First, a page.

These have been testing times for citizens of the world. Hot on the heels of an unprecedented pandemic has been the Russia-Ukraine war which has curtailed, if not outrightly upended, supply chains of commodities crucial for everyday existence. Kenya, like many nations, has been caught up in the resultant crises.
Fluctuating global oil prices, the effects of drought and an onerous public debt burden have placed an inordinately high demand for the US dollar leading to a huge depreciation of the country’s local currency. This has had broad ramifications for the country which depends on imports for some of its needs.
It is against this backdrop that former Prime Minister Raila Odinga now stages what he promises to be bi-weekly protests. He purports to want the government to be more answerable to the insuperable economic hardships currently being experienced. He presents a litany of public challenges and demands instant resolution to intractable problems. He then gives an ultimatum to the government; his way or the highway for those in authority.
Not for the first time, Mr Odinga has hectored his way into leadership positions riding on a groundswell of public disaffection against the government. He has in the past been a minister after an enforced cooperation pact with former President Daniel Moi.
He was Prime Minister in the Kibaki administration in a détente following fractious and violent confrontations that resulted in loss of lives. He also was the de facto second-in-command in Uhuru Kenyatta’s second term in a deal pejoratively known as the “Handshake.”
Odinga’s latest gambit follows a similar script. The modus operandi is clear; use of street demonstrations and other tools to force another power-sharing arrangement by whatever name. Here are reasons why these adventures may come a cropper.
First off, Mr Odinga’s pet grouse, “stolen elections,” no longer has the traction it once held. He has been a presidential candidate on five occasions and been unlucky as many times. The latest was last year when the presidential election was his to lose.
But in arguably the freest, fairest and most transparent elections in Kenya’s post-independence history, he lost to the incumbent William Ruto. The presidential election has since had the approbation of international observers and the apex court in Kenya. Consequently, allegations of electoral malfeasance cannot hold.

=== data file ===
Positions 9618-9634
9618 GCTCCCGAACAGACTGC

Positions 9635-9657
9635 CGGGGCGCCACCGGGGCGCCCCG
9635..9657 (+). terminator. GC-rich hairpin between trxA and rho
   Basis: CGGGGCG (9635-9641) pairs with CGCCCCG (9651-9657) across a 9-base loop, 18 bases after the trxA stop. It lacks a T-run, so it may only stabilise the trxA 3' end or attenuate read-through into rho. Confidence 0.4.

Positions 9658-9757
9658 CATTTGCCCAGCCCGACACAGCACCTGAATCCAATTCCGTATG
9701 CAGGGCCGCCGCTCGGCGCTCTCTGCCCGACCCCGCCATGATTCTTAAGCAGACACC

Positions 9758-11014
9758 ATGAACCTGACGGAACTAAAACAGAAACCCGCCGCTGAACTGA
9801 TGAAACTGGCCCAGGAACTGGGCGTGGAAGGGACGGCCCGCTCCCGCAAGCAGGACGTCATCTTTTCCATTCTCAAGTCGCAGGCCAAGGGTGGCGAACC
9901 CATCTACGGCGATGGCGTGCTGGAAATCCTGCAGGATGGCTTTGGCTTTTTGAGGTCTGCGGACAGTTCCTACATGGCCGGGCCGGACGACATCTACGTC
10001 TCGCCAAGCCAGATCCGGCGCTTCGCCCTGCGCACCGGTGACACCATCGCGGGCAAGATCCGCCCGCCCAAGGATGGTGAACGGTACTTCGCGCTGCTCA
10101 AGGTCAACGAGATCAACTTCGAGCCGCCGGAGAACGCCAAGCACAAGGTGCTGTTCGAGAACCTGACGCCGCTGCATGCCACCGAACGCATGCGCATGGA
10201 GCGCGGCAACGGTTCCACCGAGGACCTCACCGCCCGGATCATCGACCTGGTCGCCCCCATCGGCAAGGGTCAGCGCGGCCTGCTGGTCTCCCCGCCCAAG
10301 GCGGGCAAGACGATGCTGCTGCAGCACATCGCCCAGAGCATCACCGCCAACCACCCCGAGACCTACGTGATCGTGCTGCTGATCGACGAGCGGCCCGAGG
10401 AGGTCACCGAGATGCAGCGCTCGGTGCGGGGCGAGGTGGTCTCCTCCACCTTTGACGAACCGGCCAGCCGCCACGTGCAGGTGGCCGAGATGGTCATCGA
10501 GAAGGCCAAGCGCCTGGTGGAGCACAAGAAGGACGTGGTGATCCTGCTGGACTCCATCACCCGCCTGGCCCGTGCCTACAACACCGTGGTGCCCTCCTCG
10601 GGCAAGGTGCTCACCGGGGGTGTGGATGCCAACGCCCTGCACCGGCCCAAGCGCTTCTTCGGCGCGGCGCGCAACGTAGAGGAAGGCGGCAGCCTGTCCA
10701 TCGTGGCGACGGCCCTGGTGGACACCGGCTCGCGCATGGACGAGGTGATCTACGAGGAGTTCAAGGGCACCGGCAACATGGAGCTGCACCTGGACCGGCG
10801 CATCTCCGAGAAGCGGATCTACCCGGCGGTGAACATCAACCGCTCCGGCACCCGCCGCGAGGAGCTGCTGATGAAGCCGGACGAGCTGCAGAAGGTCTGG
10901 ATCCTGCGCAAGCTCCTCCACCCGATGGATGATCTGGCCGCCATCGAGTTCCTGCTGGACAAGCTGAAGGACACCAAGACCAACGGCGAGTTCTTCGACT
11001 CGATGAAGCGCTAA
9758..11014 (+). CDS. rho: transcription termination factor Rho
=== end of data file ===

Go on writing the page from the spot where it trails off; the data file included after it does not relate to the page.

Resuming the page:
Second, Raila has an intransigent opponent in President Ruto. Unlike Moi, Kibaki and Kenyatta before him, the president may not cede ground. In fact, he has publicly told Mr Odinga that no power-sharing negotiations will be in the offing in the near future and advises his adversary to try his luck a sixth time in 2027.
Third, Raila through his mass movements, hopes to drive his agenda across by bringing the city to a standstill. But he has failed to reckon with the changing dynamics. Nairobi’s CBD is no longer the nerve centre of the country’s economic life. The banking and insurance industries have relocated to the tranquility of the Upper Hill area which is now becoming the financial hub of the region.
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The Nairobi Securities Exchange is no longer at its old Kimathi Street address but in Westlands. Last week’s demonstrations did not stop trading at the bourse. Nor did they exact a bank holiday. Flights in and out of the country continued uninterrupted. At the end of the day, it was the very small-scale traders that Mr Odinga purports to fight for who suffered debilitating losses on account of time lost and looted businesses.
Fourth, Raila hopes to foment a revolution to drive Ruto out of State House. Such a revolution can only succeed with the participation of the middle-class. These are the drivers of the economy and can bring every facet of public and private life to a standstill. But they are now too busy working hard to pay their loans and mortgages to be caught up in the disaffections of a sour loser.
Demonstrations have served Raila well in the past. Not this time!
Mr Khafafa is a public policy analyst